Asked by me to explain Poli-Sci’s take on the question: “Why do we have two (2) parties (one A-team, one B-team) representing capital in the U.S. (and no one representing anyone else)?”, my poli-sci guru said:
“I suppose it depends on what you think capital’s (capital as sector or factor) overarching interest is. My bet is that capital, irrespective of sectoral divisions within, wants to limit redistribution from itself to the poor, middle class, working class.
There’s really strong cross-national evidence that the more proportional an electoral system is, the higher taxes and redistribution are. Increased proportionality improves the representation of the poor/left which often times enters a governing coalition with a party of the center and votes for higher taxes on capital and redistributes to its own constituencies.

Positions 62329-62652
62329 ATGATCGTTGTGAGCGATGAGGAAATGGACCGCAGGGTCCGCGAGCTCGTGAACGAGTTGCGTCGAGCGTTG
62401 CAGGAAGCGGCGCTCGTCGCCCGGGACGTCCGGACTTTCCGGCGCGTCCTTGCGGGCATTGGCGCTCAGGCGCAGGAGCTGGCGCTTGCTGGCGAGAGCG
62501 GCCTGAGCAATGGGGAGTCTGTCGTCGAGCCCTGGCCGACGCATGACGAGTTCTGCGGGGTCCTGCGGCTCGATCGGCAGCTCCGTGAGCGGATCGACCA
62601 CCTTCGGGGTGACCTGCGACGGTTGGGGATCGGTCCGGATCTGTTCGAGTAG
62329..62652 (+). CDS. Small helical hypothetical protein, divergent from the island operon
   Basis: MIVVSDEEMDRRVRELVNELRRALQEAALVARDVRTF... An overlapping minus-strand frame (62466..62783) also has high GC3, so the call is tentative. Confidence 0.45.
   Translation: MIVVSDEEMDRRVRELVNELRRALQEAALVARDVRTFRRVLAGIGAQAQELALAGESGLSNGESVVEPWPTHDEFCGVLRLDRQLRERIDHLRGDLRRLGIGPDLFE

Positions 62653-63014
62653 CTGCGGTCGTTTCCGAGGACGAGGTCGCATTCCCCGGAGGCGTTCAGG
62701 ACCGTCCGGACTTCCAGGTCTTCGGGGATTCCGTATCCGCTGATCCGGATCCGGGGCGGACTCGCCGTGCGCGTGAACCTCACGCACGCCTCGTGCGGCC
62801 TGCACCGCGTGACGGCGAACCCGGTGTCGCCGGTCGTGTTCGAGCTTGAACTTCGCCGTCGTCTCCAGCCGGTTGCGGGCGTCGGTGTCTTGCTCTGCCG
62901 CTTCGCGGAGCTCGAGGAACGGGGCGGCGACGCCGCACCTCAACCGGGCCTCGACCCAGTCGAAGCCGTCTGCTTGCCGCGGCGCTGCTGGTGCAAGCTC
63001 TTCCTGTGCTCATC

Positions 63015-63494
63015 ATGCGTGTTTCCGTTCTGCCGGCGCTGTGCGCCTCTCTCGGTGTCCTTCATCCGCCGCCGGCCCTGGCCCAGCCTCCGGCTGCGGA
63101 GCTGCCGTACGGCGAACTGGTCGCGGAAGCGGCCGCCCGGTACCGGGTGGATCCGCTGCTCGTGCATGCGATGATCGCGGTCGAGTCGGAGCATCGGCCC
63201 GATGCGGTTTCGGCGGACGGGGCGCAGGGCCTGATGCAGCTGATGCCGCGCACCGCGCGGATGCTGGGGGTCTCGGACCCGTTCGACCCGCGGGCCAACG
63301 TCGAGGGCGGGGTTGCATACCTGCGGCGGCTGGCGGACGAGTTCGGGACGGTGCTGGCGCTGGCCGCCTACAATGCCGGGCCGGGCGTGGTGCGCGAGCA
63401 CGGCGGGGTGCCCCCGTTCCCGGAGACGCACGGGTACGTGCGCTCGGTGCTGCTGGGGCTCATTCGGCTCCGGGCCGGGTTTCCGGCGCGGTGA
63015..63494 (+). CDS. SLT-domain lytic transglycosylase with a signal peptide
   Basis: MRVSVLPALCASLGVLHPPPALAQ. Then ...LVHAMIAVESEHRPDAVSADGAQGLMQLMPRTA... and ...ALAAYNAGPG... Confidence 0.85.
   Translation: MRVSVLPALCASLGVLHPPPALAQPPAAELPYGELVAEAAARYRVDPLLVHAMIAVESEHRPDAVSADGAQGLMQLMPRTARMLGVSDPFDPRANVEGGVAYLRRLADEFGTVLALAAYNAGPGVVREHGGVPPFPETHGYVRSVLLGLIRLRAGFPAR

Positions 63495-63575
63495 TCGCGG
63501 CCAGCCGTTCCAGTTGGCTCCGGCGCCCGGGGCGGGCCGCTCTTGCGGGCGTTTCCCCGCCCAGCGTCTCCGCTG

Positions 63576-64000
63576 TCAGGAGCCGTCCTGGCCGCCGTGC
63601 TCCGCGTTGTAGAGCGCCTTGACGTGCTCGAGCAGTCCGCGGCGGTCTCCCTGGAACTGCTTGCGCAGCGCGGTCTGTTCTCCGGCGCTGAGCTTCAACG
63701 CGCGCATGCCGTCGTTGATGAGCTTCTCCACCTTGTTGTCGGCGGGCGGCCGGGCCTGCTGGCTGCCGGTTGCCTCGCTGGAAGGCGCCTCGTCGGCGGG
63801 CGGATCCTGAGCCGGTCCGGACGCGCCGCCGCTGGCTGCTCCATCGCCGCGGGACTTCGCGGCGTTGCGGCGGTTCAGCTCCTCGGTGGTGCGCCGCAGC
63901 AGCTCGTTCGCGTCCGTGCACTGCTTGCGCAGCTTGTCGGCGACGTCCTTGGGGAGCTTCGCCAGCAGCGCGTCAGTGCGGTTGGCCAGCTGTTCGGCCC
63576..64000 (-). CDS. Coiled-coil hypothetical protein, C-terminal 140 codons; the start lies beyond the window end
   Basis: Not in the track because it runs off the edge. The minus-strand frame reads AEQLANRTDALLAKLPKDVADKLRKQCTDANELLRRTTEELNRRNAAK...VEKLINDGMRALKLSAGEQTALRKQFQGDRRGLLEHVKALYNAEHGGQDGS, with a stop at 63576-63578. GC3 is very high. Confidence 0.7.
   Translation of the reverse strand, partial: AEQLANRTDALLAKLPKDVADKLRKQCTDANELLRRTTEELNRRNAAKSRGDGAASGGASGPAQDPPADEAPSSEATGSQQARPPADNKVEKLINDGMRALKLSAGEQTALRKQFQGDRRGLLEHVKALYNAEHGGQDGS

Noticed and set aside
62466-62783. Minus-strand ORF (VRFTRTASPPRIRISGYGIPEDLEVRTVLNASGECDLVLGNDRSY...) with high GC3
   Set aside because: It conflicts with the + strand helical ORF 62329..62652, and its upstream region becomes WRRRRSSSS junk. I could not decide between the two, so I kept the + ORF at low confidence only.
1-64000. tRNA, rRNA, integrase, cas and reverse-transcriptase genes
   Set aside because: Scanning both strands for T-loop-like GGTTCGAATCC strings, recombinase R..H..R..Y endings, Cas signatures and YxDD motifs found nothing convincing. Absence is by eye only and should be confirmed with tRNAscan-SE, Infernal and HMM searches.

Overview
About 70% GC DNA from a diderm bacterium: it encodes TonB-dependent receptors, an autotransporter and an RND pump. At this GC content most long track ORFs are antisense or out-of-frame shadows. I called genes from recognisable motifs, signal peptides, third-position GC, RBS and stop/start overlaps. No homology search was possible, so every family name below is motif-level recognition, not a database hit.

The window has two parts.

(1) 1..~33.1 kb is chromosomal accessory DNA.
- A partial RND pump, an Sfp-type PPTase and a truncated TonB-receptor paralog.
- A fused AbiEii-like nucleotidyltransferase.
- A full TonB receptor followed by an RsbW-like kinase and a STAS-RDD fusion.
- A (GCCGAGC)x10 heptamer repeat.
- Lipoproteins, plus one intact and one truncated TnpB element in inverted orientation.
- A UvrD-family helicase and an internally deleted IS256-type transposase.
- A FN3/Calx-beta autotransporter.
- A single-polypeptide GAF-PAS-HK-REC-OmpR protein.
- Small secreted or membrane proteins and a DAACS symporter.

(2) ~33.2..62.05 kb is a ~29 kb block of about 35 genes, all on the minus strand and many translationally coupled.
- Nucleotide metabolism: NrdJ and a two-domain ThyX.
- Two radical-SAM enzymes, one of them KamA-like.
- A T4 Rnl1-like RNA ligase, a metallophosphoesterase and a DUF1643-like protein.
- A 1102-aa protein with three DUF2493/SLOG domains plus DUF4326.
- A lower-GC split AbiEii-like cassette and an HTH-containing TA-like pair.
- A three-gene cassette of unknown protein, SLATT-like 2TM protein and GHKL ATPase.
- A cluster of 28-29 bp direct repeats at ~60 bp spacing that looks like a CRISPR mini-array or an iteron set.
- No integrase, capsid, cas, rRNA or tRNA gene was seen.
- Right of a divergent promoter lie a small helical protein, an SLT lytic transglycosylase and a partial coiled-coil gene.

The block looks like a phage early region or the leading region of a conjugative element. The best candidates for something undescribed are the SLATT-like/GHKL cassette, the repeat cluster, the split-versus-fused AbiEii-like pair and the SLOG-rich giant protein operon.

If you want to avoid this, a two party system is very nice as it forces the left to moderate itself in search of voters in the middle of the ideological (or income) distribution. The rich get off even better if a two party system is imposed on a society in which the vote of the left is geographically concentrated (it’s almost always concentrated in cities), because the resulting single member districts tend to create a smallish number of very, very safe and ‘far to the’ left districts (Sigrunn’s scare quotes).
In the meantime, the right is able to gerrymander the suburbs and rural areas in a way to generate a right, or conservative, bias in the electoral system.
There are more formal, semi-bullshit stories one could spin out of the median voter theorem, and how it works under different electoral systems, that would provide a similar account.
This all works only if you think capital’s preferences are fundamentally different from those of the poor. There are others who tell stories of efficient bargains where the interests of workers and capital in any given sector are consistent with each other. I think these latter stories are pretty wacked.”